By Dialogo January 25, 2011 In an interview published on 23 January, Colombian Defense Minister Rodrigo Rivera said that Colombia has acquired experience in the fight against drug trafficking and could assist other countries in combating it, if the United States and others finance that aid. “We’re not entirely free to offer that cooperation using our own resources, and this is where there’s a place for the new role of allies like the United States and other countries that can finance the (security) aid that Colombia can offer,” Rivera declared to the Bogotá daily El Tiempo. He added that his country has “acquired many capabilities” for the fight against drugs, violence, and kidnapping within the framework of Plan Colombia – which has been sponsored by Washington since 2000 and the budget of which is being gradually reduced by decision of the White House – and that Bogotá is currently assisting Mexico and thirteen other countries, including several in Central America and the Caribbean. That aid “should serve Colombia’s interests in the fight against transnational crime and a portfolio of capabilities that we can offer at the global level,” the minister said. Rivera indicated that Bogotá “will not let down its guard” against drug traffickers, kidnappers, and violent groups, despite the decrease in direct U.S. aid to Plan Colombia, and that the Colombian police and military are already prepared to take over the programs Washington has been financing. The United States dedicated around 465 million dollars in military and financial aid to Plan Colombia in the 2010-2011 fiscal year, compared to 540 million dollars the year before, amid the budget difficulties the White House is facing due to the global crisis. Washington also wants to focus its aid to the Andean country on social programs and strengthening human rights, the judicial system, and other institutions, and not so much on the military apparatus, as was the case in the previous decade. As part of Plan Colombia, approved by former Democratic president Bill Clinton, the United States has given the South American country more than six billion dollars since 2000.
12SHARESShareShareSharePrintMailGooglePinterestDiggRedditStumbleuponDeliciousBufferTumblr continue reading » In his work as a strategic planning professional, Jeff Rendel has built relationships with nearly 500 credit union CEOs, and he has surveyed these executives about how they prefer learning about ideas for new initiatives.Rendel offers five suggestions on selling ideas to the CEO:1. Bring new ideas. This sounds obvious, but CEOs are looking for fresh ideas rather than the “same old, same old” in an industry that is built on tradition but threatened by disruption.That means knowing what’s on the horizon and what’s working elsewhere. Don’t shy away from imitation, or being a fast follower.“The true value of innovation comes from imitation,” Rendel says.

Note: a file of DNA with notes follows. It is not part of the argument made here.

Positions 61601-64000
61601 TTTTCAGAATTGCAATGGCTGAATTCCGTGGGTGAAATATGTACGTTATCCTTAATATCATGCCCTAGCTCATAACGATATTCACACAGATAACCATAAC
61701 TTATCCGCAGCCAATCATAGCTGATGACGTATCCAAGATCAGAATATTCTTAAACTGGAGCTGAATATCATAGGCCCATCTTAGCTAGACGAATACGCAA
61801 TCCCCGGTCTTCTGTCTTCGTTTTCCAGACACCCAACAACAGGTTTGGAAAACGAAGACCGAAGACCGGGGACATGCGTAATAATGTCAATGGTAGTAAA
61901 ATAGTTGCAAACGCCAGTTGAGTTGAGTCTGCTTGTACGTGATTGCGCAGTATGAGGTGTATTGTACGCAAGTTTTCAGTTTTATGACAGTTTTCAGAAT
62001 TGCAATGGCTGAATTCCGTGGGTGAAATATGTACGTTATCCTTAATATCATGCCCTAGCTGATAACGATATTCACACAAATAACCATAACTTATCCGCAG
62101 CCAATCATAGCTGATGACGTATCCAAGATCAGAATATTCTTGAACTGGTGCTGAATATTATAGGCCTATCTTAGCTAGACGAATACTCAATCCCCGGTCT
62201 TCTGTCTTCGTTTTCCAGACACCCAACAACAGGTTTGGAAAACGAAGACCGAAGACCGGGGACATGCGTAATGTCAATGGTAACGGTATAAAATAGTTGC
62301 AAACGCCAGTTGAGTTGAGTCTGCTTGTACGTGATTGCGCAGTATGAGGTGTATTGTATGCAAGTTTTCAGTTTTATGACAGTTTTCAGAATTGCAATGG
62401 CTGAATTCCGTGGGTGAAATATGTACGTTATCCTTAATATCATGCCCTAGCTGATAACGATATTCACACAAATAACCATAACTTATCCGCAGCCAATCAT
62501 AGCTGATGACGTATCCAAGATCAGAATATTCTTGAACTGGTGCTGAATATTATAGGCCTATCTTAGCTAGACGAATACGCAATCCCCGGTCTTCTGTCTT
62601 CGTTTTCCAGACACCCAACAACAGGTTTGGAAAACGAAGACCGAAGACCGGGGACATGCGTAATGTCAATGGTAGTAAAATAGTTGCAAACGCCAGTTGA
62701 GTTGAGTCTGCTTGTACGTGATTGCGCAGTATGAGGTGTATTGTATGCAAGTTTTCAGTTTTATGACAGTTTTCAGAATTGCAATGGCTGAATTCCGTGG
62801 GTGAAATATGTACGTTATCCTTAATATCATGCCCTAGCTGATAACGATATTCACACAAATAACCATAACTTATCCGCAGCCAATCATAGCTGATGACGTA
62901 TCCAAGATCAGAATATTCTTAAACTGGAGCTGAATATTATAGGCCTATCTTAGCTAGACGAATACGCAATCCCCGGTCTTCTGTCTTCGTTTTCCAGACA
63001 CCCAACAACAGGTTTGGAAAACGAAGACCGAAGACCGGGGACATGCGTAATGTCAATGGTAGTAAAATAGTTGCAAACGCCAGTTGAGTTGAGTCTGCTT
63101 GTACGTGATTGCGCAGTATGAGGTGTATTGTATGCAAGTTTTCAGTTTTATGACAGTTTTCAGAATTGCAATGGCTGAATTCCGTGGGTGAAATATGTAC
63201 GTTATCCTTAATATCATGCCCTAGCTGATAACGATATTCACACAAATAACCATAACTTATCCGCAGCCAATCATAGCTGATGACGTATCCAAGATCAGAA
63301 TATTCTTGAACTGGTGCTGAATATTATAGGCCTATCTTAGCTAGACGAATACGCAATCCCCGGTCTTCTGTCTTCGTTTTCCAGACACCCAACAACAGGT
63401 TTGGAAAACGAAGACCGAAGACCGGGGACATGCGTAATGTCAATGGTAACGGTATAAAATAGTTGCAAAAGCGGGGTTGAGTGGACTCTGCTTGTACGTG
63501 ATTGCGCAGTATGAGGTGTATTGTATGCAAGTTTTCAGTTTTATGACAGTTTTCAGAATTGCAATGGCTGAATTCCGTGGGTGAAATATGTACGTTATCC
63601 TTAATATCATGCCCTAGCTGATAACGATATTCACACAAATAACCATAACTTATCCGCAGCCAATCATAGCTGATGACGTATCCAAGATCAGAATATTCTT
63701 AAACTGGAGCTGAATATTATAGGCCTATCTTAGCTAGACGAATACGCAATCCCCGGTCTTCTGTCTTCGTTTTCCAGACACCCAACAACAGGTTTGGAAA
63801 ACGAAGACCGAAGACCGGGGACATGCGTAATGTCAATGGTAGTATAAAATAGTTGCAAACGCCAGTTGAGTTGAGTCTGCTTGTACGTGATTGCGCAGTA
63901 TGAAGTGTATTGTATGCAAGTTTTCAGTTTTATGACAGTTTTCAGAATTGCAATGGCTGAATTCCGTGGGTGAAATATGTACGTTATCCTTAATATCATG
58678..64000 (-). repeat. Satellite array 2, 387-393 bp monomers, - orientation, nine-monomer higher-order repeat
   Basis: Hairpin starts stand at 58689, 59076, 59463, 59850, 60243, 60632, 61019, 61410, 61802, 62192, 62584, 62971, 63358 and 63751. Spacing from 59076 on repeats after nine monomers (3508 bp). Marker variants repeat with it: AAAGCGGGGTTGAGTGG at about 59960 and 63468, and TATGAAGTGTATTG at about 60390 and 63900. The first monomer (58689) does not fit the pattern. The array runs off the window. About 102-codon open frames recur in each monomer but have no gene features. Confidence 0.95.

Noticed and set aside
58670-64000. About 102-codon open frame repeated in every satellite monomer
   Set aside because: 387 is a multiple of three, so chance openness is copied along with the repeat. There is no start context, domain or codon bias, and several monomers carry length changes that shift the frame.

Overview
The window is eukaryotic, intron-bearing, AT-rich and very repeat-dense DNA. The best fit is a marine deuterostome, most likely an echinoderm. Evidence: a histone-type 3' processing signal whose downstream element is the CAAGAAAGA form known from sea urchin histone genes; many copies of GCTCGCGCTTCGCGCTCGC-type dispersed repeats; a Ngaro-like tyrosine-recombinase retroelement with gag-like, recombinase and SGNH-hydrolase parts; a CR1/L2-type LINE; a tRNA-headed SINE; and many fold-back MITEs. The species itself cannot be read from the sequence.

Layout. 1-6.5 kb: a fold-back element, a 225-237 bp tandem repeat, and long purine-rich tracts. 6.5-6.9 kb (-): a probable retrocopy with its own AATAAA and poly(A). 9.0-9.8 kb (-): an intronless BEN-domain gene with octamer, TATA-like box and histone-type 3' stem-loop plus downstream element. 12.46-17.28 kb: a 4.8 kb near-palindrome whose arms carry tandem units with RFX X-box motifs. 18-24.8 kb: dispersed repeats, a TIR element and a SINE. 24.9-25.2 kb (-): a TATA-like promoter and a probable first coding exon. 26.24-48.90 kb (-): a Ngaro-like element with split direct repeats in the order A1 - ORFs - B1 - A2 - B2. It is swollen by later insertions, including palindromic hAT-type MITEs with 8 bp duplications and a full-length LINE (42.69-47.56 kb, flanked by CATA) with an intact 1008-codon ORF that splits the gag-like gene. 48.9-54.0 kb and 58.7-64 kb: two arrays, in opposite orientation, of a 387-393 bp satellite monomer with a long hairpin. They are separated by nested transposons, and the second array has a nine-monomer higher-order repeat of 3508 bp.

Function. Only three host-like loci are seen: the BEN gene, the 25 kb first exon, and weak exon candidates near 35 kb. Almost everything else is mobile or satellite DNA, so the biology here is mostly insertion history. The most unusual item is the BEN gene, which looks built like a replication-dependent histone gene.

Fool us once …The polls were wrong again, and much of America wants to know why.- Advertisement – 4. Most of the easy solutions are probably not real solutions. Since Election Day, some campaign operatives have claimed their private polls were more accurate than the public polls. That seems more false than true. Biden, Trump and both parties campaigned as if their own polls matched the public polls, focusing on some states that were not really competitive and abandoning others that were close.- Advertisement – 5. Polls have still been more accurate over the last four years than they were for most of the 20th century. As pollsters get more information about this year’s election and what went wrong, they will try to fix the problems, much as they did in the past. A new challenge: In the smartphone age, poll response rates are far lower than they used to be.6. We journalists can do a better job of conveying the uncertainty in polls. Polls will never be perfect. Capturing the opinions of a large, diverse country is too difficult. And in today’s closely divided U.S., small polling errors can make underdogs look like favorites and vice versa. All of us — journalists, campaign strategists and the many Americans who have become obsessed with politics — shouldn’t forget this. We just got another reminder. Dozens of pre-election polls suggested that Joe Biden would beat President Trump by a wide margin, but the race instead came down to one or two percentage points in a handful of states. Polls also indicated that Democrats would do much better than they did in congressional races.So what happened? Here are six key points:1. In the last few years, Republican voters seem to have become less willing to respond to polls. Maybe that shouldn’t be surprising, given Trump’s attacks on the media, science and other institutions.- Advertisement – And my colleague Nate Cohn, who knows more about this subject than almost anybody, points out that a significant chunk of the error involved Hispanic voters. Nate has also discussed polling on episodes of “The Daily” and “The Argument” podcasts.Elsewhere: Sarah Isgur of The Dispatch says the problem isn’t about Trump voters who lie about their preference. Charles Franklin of Marquette University suggests the pandemic may have affected turnout in surprising ways. Kristen Soltis Anderson, a Republican pollster, notes that polls in many states will still be “incredibly close” to the final result.THE LATEST NEWSThe ElectionThe Virus Broadway is closed. It’s also everywhere.These are difficult times for live theater. The pandemic has shut down Broadway and many local theaters since March, leaving actors, stagehands and others out of work and fans missing the shows. But there is one way that theater is managing to thrive right now: Broadway has become a bigger source of televised entertainment.An incomplete list of recent and upcoming releases includes “The Prom,” “The Boys in the Band,” “Ma Rainey’s Black Bottom,” “West Side Story” and “Wicked.” The film version of “Hamilton” was so popular that it contributed to a bump in sign-ups for Disney Plus, The Verge reports. And in a Broadway first, a musical focused on the life of Diana, Princess of Wales is set to debut on Netflix before the stage production opens.Why is this happening now? One reason is streaming services’ “insatiable desire for content, even niche content,” Alexis Soloski writes in The Times. There’s also more mingling across theater, film and television than in the past. The playwright Jeremy O. Harris, who wrote “Slave Play,” signed a deal with HBO this year; Phoebe Waller-Bridge, who originally wrote and performed “Fleabag” as a one-woman play, signed one with Amazon.Some critics worry that film versions will cannibalize live ticket sales. But no film can entirely reproduce the experience of a live show. Just look at social media’s horrified reaction to last year’s movie version of “Cats.”The Times recommends: “What the Constitution Means to Me,” Heidi Schreck’s affecting play about the document’s impact on our daily lives.PLAY, WATCH, EATWhat to Cook Morning ReadsModern Love: A man finds himself caught up in a global romance scam.The planet’s future: Climate change will be central to Biden’s presidency. Here’s what he plans to do about it.Lives Lived: Lucille Bridges braved abuse from white protesters as she and her 6-year-old daughter, Ruby, walked to an all-white school in New Orleans in 1960, crossing one of the segregated South’s most rigidly defended color lines. Bridges died at 86.Subscribers make our reporting possible, so we can help you make sense of the moment. If you’re not a subscriber, please consider becoming one today. Want to get The Morning by email? Here’s the sign-up.Good morning. It’s another record day for virus cases. Obama’s memoir gets a glowing review. And we look at why the polls were wrong. 2. This phenomenon isn’t simply about working-class whites. Pollsters were careful to include more of these voters in their samples than four years ago, when the polls also missed, but it didn’t solve the problem. One likely reason: Even within demographic groups — say, independent, older, middle-income white women — people who responded to polls this year leaned more Democratic than people who did not.3. It’s also not just about Trump. Polls missed in several Senate races even more than in the presidential race, which means they did an especially poor job of finding people who voted for Biden at the top and a Republican lower down the ballot. – Advertisement –